Gardner-Webb Professor Wins International Award from Broadcast Education Association

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Dr. Jim Lawrence’s Scottish-Gaelic Short Film Receives “Award of Excellence” 

BOILING SPRINGS, N.C. – A unique Scottish-Gaelic short film written and produced by Gardner-Webb University Communication Studies Professor Dr. Jim Lawrence has received the Award of Excellence for a Narrative Video from the BEA (Broadcast Education Association). His film was an adaptation of the classic Edgar Allan Poe story The Tell-Tale Heart (An Cridhe Cabaireach). The BEA Festival of Media Arts is an international exhibition of award-winning university faculty and student works. Winners receive recognition for their projects during the annual convention in Las Vegas, Nev. Screenings will also take place at the event April 7-10.

“I was happy that our video received this recognition because the BEA Media Arts awards are awarded by other university video professors – our peers,” said Lawrence.  “I’ve especially appreciated the genuine excitement of Gaelic speakers who responded to the announcement.  I think they feel like this award gives some recognition to the Gaelic language.”

Lawrence first became acquainted with Scottish-Gaelic through music about five years ago.  Then he began taking a class online from the Atlantic Gaelic Academy via Skype.  Lawrence then got the idea of translating an English story into Gaelic and settled on The Tell-Tale Heart.  Even with a number of years studying Gaelic under his belt, he realized that it was very difficult to speak.  When it came to finding a polished translator of the language to appear in his film, it just so happened that his Skype instructor was not only a Gaelic teacher, but also an actor.  That individual, Angus MacLeod of Nova Scotia, agreed to come to Boiling Springs, N.C., and join a small cast that included Dr. Joseph Webb, professor of journalism in the GWU Dept. of Communications Studies, and Matthew Hand, a GWU graduate and free-lance photographer.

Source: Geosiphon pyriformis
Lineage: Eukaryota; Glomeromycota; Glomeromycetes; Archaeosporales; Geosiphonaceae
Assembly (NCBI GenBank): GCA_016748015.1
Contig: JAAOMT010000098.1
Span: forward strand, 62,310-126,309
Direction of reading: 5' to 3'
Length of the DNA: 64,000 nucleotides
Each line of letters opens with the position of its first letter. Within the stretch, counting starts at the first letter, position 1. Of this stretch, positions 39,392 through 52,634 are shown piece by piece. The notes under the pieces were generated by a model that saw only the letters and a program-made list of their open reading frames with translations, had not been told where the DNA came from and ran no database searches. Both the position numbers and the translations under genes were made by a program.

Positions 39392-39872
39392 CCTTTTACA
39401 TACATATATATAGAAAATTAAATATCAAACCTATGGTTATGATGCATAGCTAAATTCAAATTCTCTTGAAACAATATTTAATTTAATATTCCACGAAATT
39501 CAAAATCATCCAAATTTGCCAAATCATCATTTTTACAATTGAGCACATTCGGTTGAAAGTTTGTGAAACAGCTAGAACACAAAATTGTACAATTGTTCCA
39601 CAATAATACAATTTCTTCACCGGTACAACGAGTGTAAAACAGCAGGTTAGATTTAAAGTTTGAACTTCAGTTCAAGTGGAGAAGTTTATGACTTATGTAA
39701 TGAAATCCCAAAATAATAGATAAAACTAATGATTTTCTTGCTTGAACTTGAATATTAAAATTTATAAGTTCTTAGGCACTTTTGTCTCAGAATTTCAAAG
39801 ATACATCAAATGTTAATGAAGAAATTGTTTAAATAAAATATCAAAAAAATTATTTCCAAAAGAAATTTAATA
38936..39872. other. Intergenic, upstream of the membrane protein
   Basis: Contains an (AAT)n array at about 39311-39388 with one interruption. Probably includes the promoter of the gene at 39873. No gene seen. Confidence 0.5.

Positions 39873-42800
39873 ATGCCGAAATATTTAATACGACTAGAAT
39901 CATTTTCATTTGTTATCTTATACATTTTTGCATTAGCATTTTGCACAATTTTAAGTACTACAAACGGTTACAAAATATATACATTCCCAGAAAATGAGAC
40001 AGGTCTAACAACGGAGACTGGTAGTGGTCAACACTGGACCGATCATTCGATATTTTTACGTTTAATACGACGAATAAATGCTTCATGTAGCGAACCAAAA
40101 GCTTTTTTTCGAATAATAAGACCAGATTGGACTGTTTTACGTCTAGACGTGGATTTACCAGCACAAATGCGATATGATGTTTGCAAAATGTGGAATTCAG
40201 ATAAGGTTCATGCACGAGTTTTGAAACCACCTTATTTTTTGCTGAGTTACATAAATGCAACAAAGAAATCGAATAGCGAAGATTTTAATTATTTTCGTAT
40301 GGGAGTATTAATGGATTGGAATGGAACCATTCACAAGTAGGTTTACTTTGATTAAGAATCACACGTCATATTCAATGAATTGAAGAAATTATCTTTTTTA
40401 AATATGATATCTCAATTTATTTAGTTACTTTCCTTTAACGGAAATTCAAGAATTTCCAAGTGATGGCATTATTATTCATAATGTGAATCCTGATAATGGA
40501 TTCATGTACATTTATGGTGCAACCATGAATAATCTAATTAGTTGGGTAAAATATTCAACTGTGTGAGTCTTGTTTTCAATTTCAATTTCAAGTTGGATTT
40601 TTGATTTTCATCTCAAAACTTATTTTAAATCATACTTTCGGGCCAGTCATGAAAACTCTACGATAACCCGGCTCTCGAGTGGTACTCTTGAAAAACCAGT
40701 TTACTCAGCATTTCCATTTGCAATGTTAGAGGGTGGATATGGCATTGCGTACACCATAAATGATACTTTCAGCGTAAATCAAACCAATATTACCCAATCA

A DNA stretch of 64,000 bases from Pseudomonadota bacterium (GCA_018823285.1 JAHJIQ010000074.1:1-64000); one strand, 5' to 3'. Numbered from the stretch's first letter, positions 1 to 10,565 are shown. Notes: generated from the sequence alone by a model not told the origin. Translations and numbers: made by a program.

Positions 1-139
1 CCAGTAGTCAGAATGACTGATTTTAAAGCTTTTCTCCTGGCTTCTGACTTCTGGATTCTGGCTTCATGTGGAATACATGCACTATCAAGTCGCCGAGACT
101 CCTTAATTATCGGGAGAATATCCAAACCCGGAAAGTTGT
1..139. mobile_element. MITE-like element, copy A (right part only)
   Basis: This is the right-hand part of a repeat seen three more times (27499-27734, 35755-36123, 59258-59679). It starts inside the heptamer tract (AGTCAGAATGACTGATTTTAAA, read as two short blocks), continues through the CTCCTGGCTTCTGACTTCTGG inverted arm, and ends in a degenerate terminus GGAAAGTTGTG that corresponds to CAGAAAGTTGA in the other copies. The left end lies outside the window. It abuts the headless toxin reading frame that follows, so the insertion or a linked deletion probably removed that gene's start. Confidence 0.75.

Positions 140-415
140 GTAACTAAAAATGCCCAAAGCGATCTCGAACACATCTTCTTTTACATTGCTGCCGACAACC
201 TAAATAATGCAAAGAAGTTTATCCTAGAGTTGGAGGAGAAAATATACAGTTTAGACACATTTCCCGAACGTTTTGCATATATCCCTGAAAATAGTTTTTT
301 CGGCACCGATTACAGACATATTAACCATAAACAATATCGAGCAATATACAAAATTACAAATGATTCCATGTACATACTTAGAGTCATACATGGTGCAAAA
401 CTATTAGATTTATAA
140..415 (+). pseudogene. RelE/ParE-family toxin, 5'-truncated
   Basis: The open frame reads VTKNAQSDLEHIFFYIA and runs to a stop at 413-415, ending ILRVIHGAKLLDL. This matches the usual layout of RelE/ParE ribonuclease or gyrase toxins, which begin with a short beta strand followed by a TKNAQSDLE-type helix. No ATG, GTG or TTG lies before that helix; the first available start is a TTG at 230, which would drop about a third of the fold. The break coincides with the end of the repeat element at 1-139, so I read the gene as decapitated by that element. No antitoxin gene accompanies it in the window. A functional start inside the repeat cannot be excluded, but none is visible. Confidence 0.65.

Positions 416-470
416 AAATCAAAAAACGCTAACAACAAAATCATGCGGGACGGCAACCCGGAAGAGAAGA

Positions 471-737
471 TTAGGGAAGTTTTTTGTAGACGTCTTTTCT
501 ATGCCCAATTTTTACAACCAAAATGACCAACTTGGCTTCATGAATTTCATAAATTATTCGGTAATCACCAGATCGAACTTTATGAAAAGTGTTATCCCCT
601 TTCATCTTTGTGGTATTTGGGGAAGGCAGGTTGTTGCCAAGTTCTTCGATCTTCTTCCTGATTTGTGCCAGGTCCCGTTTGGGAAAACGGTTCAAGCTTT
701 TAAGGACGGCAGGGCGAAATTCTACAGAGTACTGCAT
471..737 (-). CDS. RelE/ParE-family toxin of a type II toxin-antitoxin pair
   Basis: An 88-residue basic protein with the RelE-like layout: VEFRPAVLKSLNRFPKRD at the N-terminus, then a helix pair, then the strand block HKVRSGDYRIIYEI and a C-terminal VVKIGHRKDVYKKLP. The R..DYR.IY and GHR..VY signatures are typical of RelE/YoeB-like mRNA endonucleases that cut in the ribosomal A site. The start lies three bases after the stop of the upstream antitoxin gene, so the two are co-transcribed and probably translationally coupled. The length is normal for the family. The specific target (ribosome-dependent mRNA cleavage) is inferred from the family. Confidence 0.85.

Lawrence produced the DVD in hopes of bringing something creative and entertaining to the screen, while also providing a valuable learning tool for anyone interested in the Scottish-Gaelic language and culture. His version of The Tell-Tale Heart, a story of madness and murder, was released on DVD last summer in three versions: Gaelic narration only, Gaelic narration with English subtitles, and English with Gaelic subtitles. It is currently available at amazon.com.

“Angus was thrilled with the award and remarked that he is always amused when a Gaelic language video is recognized in this way by judges who didn’t understand a word,” said Lawrence.

The Broadcast Education Association’s Festival of Media Arts is a competitive festival open to BEA members (faculty and students).  The Festival awarded nearly $30,000 in prizes in 2012 after receiving nearly 175 faculty entries and nearly 1,000 student entries in 15 competitions.  Separate competitions range from dramatic narratives, non-fiction documentary, sports, audio and even interactive multimedia. More information is available online at beaweb.org.

Located in Boiling Springs, N.C., Gardner-Webb University offers a comprehensive academic experience that introduces students to the diverse world of ideas and to the people who think them, preparing them for career success and for engaged, responsible citizenship in their professional, civic, and spiritual communities.